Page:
Chamber celebrates the past, embraces the future
The 96th Annual Greater Aiken Chamber of Commerce Dinner was a rocking night for many local businesses and leaders.
Man of the Year: Gregory White Smith
Gregory White Smith helped bring Juilliard to Aiken. In the past six years, more than 16,000 students and 17,000 members of the community have experienced Juilliard thanks to his efforts.
With the help of his partner Steven Naifeh, Smith was able to form a partnership between the City of Aiken and The Juilliard School of New York. Smith also established a successful jazz camp this past summer that attracted students from all over the country and is instrumental in bringing St. Matthew's Passion to Aiken in 2014. Smith also wrote a Pulitzer Prize-winning book with Naifeh.
Woman of the Year: Dr. Cindy Besson
Dr. Cindy Besson is a local obstetrician-gynecologist who has touched the hearts of many in the community. She has served as president of the parent-teacher organizations at Schofield Middle School and Aiken High School, she has acted as a medical missionary during multiple trips to Nicaragua and has reached out to children and teenagers in the community who needed a boost in moral and stabilization in their lives to succeed.
Besson is called “mom” by not just her own sons, but also by other children in the community whom she has worked with over the years.
Large Business of the Year: Savannah River Nuclear Solutions
SRNS serves as the Savannah River Site's largest waste contractor. It is a Fluor-led company whose members are Fluor Federal Services, Newport News Nuclear and Honeywell, responsible for the management and operations of the Department of Energy's Savannah River Site.
Over the last few years, it has donated many funds and time to various nonprofit organizations around the area such as contributing more than $300,000 to the CSRA Heart Walk in the past four years.
Small Business of the Year: Newberry Hall
Owned by Maggie and David Sacks, Newberry Hall has been the host of many community events since 2001. The business has grown from three to 15 employees over the past 12 years, and half of those employees have been there for more than five years. In 2008, the business tripled in size after the Sacks renovated the building in 2008.
The business has opened and shared its resources, such as its kitchen and banquet hall, for key events like One Table and the Great American Lobster Races.
The 1950s-themed event held on Friday evening at USC Aiken's Convocation Center celebrated a year of great business and honored those who have made an incredible impact on the Aiken community.
The Chamber's 2013 Outstanding Woman of the Year was Dr. Cindy Besson, a local obstetrician-gynecologist, who was described as a professional business woman by day and a “roll-up the sleeves, get it done” parent at night who is a powerful advocate for those in need.
Besson has taken in students who were struggling to succeed because they didn't have the right environment to do so and pushed them to reach their full potential.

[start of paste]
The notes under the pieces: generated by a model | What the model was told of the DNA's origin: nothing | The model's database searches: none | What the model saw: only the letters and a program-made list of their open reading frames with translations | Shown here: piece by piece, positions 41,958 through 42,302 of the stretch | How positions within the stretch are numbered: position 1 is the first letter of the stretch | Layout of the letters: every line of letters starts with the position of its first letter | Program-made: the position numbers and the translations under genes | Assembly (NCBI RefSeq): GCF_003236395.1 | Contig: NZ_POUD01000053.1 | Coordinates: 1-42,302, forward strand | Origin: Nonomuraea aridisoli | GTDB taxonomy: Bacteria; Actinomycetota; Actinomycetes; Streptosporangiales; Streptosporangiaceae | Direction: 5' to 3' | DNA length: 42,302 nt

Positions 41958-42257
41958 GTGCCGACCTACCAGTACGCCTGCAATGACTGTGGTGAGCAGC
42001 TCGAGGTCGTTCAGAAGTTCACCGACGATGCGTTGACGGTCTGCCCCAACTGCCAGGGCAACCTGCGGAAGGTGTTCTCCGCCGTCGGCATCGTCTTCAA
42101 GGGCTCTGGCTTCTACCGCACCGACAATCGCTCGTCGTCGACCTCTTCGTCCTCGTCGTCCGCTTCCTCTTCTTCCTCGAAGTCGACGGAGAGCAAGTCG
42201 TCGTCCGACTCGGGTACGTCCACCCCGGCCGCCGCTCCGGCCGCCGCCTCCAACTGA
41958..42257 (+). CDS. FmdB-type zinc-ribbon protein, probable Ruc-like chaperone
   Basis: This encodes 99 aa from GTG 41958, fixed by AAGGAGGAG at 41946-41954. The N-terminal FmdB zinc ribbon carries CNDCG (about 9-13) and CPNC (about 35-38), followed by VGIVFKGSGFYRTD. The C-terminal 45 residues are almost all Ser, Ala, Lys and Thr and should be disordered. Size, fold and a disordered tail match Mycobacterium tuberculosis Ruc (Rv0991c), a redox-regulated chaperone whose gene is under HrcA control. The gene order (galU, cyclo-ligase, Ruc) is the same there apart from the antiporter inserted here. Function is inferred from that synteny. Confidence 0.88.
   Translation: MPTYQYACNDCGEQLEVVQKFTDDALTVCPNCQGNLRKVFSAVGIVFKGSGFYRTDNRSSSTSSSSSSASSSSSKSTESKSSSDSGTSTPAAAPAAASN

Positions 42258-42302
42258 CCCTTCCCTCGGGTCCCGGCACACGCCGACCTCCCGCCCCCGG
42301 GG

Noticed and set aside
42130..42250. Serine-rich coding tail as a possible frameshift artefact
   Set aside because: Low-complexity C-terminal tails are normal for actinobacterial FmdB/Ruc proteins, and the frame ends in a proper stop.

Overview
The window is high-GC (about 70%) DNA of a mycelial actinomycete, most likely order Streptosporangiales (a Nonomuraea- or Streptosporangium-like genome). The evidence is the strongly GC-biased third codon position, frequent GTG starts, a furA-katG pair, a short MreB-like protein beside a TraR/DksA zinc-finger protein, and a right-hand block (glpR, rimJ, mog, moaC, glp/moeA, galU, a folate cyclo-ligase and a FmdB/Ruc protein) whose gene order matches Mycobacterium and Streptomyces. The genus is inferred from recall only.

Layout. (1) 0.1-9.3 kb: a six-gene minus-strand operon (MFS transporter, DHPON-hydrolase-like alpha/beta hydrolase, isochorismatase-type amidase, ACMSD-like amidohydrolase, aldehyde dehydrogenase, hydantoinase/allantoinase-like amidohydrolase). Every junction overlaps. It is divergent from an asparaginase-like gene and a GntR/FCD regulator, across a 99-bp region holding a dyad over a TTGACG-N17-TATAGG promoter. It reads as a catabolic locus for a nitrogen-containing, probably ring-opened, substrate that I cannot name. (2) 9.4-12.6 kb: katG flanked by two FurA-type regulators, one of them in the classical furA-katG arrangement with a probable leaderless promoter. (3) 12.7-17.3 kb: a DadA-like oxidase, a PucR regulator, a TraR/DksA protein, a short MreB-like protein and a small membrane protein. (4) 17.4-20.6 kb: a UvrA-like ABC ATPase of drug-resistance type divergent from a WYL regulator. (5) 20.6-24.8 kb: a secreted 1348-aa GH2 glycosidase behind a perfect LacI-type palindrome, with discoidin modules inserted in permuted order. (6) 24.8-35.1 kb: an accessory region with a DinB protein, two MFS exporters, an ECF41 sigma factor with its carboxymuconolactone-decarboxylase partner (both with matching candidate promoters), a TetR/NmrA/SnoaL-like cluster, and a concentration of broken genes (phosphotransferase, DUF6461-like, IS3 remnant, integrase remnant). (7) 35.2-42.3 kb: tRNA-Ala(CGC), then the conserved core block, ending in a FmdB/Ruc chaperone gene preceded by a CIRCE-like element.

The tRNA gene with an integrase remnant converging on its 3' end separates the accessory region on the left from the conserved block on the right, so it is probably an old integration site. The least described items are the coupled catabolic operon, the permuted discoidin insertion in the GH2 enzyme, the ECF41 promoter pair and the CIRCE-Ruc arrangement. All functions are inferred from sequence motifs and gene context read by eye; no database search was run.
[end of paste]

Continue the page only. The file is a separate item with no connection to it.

Besson challenged the audience at the dinner to look around their own community and help others.
“There are a lot of people in need, and we have so much,” Besson said. “If we just look around and think about it, we can make our community better.”
Gregory White Smith, who helped bring Juilliard to Aiken, was the 2013 Outstanding Man of the Year.
Smith was not able to attend due to illness but Diane Mangiante, director of Juilliard in Aiken, accepted the award on Smith's behalf.
Mangiante said he wouldn't have wanted her to accept the award for him but rather the hundreds of citizens who donated their time and assets to help make his dream of bringing The Juilliard School to Aiken come true.
The Large Business of the Year was Savannah River Nuclear Solutions.
With the help of its about 5,000 employees, it has been able to give a lot back to the Aiken community. SRNS President and CEO Dwayne Wilson said he was honored, but this award was for his staff's dedication and generosity over the years.
The Small Business of the Year was Newberry Hall.
Owners Maggie and David Sacks said their success comes from asking two questions before making any decision – is there a need and will it benefit the community? David said if the answer is “yes” to both, they move forward.
The Sacks also thanked their staff and said the award was possible because of them.
Before the awards were given out, 2013 Chamber Executive Committee Chair Stephen Wilson gave a quick snapshot of what was accomplished last year.
He said the Chamber was instrumental in advocating funding for the Savannah River Site, it has voiced support for the Hitchcock Parkway widening and has taken a long, strategic look at the future.
2014 Chamber Executive Committee Chair Dr. Deidre Martin wasn't able to attend, but Vice-Chair of Business and Community Development Fran Jones read Martin's speech.
Martin spoke much about love, how it was what brought her to Aiken and what has kept her in Aiken.
She stated it's easy to be satisfied with the town one loves, but it can lead to complacency. Her speech focused on planning for the future and concentrating on economic vitality.
Chamber President and CEO David Jameson said there were many successes in 2013, and he expects 2014 to be a great year, too.
“Aiken rocked in the '50s, Aiken rocked last year and Aiken will rock every day in 2014,” Jameson said.
Amy Banton is the County reporter for the Aiken Standard and has been with the publication since May 2010. She is a native of Rustburg, Va., and a graduate of Randolph-Macon Woman's College.
Editor's note: This version of this story has been updated to correct the location of the banquet.